HF and UE is not a check-the-box activity that can be thrown in last minute; it requires a methodical approach that considers a range of elements across the entire product development lifecycle, including:

  • Research to understand which factors control the quality of user interactions as they relate to a safe, usable, and efficient product. If you are also looking for the best medical devices for your company or hospital, then it would be highly recommended to get them from the company The Clinician Exchange

  • Analysis of the mental and physical interactions with the product, as well as users’ mental models, workflows, and needs.

  • The application of the above elements to design a device that meets the functional and aesthetic goals.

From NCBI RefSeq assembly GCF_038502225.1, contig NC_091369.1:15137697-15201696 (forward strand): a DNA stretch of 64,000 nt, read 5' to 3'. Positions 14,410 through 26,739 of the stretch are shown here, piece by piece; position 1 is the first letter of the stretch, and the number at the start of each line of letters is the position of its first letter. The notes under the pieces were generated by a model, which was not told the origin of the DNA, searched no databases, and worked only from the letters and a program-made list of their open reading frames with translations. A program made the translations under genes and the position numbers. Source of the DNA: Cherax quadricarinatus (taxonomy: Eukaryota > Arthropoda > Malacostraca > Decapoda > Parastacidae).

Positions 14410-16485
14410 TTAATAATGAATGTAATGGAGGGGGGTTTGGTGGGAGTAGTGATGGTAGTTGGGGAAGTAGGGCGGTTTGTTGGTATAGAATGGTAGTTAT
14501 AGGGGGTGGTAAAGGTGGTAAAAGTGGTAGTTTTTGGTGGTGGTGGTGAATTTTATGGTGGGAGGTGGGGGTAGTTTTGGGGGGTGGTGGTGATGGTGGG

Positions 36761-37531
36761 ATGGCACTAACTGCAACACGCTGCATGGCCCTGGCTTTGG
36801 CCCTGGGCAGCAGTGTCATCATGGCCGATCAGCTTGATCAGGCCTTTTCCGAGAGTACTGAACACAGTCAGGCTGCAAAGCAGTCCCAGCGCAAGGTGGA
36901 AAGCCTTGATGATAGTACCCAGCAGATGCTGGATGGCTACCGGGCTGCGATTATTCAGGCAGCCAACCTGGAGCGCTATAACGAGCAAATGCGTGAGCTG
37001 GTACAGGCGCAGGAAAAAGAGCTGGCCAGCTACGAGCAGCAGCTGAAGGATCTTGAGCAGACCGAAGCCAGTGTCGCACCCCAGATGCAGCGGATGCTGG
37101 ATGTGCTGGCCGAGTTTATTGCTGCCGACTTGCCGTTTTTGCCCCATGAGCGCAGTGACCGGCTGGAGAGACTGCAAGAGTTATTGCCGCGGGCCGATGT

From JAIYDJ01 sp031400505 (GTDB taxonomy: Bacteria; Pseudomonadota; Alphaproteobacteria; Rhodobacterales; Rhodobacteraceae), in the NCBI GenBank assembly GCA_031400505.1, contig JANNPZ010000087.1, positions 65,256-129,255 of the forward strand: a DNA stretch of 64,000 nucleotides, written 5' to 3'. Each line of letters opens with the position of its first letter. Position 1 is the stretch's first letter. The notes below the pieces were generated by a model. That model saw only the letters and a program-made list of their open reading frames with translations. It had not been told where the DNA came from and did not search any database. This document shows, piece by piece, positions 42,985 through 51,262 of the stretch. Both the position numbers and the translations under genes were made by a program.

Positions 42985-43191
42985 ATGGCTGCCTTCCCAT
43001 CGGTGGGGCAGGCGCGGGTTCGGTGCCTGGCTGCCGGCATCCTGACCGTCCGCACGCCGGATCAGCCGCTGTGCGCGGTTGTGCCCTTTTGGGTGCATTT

• Formative and summative usability testing to evaluate the design’s usability throughout the design and development process.

  • Validation of the device design through comprehensive simulated use testing.

Each of the above activities plays a crucial role in applying human factors and usability engineering to your medical device, but they cannot be done in silos. 

A well-defined human factors and usability process is multi-functional in nature and requires expertise that spans the entire product development lifecycle.

Designing devices intended to be used in the home, and largely by untrained care givers, requires a different approach than designing for use in hospitals/clinics by trained medical personnel. Designing for ease-of-use takes on even more importance for such products. Medical device companies that recognize this and incorporate it as an integral part of their product development strategy now will give them advantages as leading players while others try to catch up.